I usually set the quantization strength around 75. At 75, the quantization is still strong enough to tighten up the beat, but not so robotic that it sounds fake.
Quantization strength is mostly helpful for those using a MIDI instrument. If you’re writing the MIDI in yourself, you’ll probably want to use humanization.
Tip #5: Humanize Your Tracks
Humanizing is the exact opposite of quantizing. Instead of putting your notes ON the grid, it moves them OFF.
Humanizing slightly changes the velocity and timing of the MIDI. It’s a quick way to make MIDI sound less robotic.
Be careful with humanizing velocity, though. Deciding which beats are accented and which ones aren’t is really important for your song’s rhythm.
You don’t want to assign velocities willy-nilly. It could make your drums sound even less realistic than a consistent velocity.
See if your DAW will let you humanize the timing without humanizing velocity. That way you can make the timing sound better without messing up your volume.
Here’s how it works in Logic.
You can open the humanization window by right clicking a MIDI region and navigating to “MIDI”, then “MIDI Transform”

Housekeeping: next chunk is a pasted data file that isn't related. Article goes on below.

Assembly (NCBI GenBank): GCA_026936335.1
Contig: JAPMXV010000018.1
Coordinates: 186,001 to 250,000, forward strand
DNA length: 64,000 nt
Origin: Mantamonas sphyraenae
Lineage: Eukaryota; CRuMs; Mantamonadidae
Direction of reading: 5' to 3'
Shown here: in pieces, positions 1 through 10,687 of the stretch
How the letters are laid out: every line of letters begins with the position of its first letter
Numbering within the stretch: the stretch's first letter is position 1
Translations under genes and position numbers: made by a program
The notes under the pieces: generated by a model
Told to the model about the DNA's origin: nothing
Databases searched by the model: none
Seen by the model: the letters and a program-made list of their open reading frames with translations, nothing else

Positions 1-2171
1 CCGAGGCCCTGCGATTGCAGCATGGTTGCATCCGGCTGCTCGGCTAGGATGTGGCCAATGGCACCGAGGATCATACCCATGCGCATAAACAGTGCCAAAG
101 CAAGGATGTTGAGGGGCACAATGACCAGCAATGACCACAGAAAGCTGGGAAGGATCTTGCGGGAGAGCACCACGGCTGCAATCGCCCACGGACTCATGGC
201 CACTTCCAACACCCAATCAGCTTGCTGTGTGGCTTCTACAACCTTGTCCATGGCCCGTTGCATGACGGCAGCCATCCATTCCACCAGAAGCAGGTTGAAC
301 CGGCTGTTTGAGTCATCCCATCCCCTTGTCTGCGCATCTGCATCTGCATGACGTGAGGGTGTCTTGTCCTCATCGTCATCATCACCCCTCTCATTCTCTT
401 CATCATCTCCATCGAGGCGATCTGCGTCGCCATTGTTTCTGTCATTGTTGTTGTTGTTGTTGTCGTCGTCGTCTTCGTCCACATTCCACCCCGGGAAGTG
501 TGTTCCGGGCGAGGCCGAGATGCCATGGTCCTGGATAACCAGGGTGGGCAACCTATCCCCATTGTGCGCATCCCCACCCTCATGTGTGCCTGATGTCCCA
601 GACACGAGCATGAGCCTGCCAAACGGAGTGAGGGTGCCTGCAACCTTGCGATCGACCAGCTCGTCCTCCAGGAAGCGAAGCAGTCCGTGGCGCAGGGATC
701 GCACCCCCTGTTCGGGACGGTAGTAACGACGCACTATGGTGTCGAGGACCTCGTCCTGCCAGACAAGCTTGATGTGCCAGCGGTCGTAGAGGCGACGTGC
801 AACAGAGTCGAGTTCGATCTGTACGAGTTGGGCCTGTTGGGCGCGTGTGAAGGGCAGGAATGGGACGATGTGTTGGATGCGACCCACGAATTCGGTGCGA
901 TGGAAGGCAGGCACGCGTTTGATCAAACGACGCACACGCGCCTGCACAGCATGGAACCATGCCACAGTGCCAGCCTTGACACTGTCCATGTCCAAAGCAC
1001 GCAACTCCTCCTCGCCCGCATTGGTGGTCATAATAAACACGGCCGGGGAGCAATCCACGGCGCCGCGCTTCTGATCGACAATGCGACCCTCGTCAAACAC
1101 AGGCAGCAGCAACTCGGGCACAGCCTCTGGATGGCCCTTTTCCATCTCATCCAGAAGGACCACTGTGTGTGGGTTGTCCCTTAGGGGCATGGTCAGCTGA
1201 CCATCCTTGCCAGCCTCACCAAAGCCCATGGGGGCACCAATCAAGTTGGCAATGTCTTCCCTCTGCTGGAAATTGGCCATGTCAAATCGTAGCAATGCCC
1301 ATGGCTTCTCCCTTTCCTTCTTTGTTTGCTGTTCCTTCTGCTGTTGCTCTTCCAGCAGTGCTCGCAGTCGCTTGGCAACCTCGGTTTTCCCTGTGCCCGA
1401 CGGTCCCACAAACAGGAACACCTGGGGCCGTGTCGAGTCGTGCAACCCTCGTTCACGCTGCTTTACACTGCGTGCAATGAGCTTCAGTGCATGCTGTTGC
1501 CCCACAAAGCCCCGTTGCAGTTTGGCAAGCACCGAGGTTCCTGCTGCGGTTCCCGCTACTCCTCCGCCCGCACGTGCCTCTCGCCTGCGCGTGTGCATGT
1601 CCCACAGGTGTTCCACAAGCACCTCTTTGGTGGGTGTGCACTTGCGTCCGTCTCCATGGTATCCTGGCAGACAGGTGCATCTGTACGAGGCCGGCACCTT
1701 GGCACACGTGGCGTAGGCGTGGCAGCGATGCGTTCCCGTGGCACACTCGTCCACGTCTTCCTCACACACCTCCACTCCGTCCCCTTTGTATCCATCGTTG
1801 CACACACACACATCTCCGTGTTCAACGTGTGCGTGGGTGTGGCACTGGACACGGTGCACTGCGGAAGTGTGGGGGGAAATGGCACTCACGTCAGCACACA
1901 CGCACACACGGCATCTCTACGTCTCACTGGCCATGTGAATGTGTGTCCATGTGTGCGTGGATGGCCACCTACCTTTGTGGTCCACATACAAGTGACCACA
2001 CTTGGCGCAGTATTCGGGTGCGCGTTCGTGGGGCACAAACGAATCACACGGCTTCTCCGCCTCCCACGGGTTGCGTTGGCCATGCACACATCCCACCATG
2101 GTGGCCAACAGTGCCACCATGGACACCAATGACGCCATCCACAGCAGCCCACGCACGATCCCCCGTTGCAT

Once you’ve opened up the humanization view, you’ll see that position, velocity, and length are being randomized.
By clicking on the words “+-Rand.” below velocity and changing it to “Thru” you’ll humanize the timing of the MIDI but not the volume.
Tip #6: Use Premade Loops
If you want to save time or if drums aren’t your forte, you might want to use premade loops.
There’s nothing wrong with wanting to make your own drum patterns. But there’s also no shame in using tools that make writing easier!
Most virtual drum instruments come with premade MIDI patterns. These loops are specifically made to sound realistic, so they’re a great way to get a good drum sound.
You can even edit the MIDI data from a loop if you’re worried about sounding unoriginal.
For example, you could take every other snare hit in the pattern and move it to be a rim click instead.
If you’re going to use drum loops, you’ll probably want to add them to your song sooner than later. Sometimes throwing a drum loop into a song at the tail end of writing works perfectly. Other times… not so much.
Tip #7: Choose the Right Samples
The drum sounds you’re using play a huge role in how realistic your drums seem.
Virtual drum programs usually come with a bunch of different drum options. Experiment with the different kits available to you.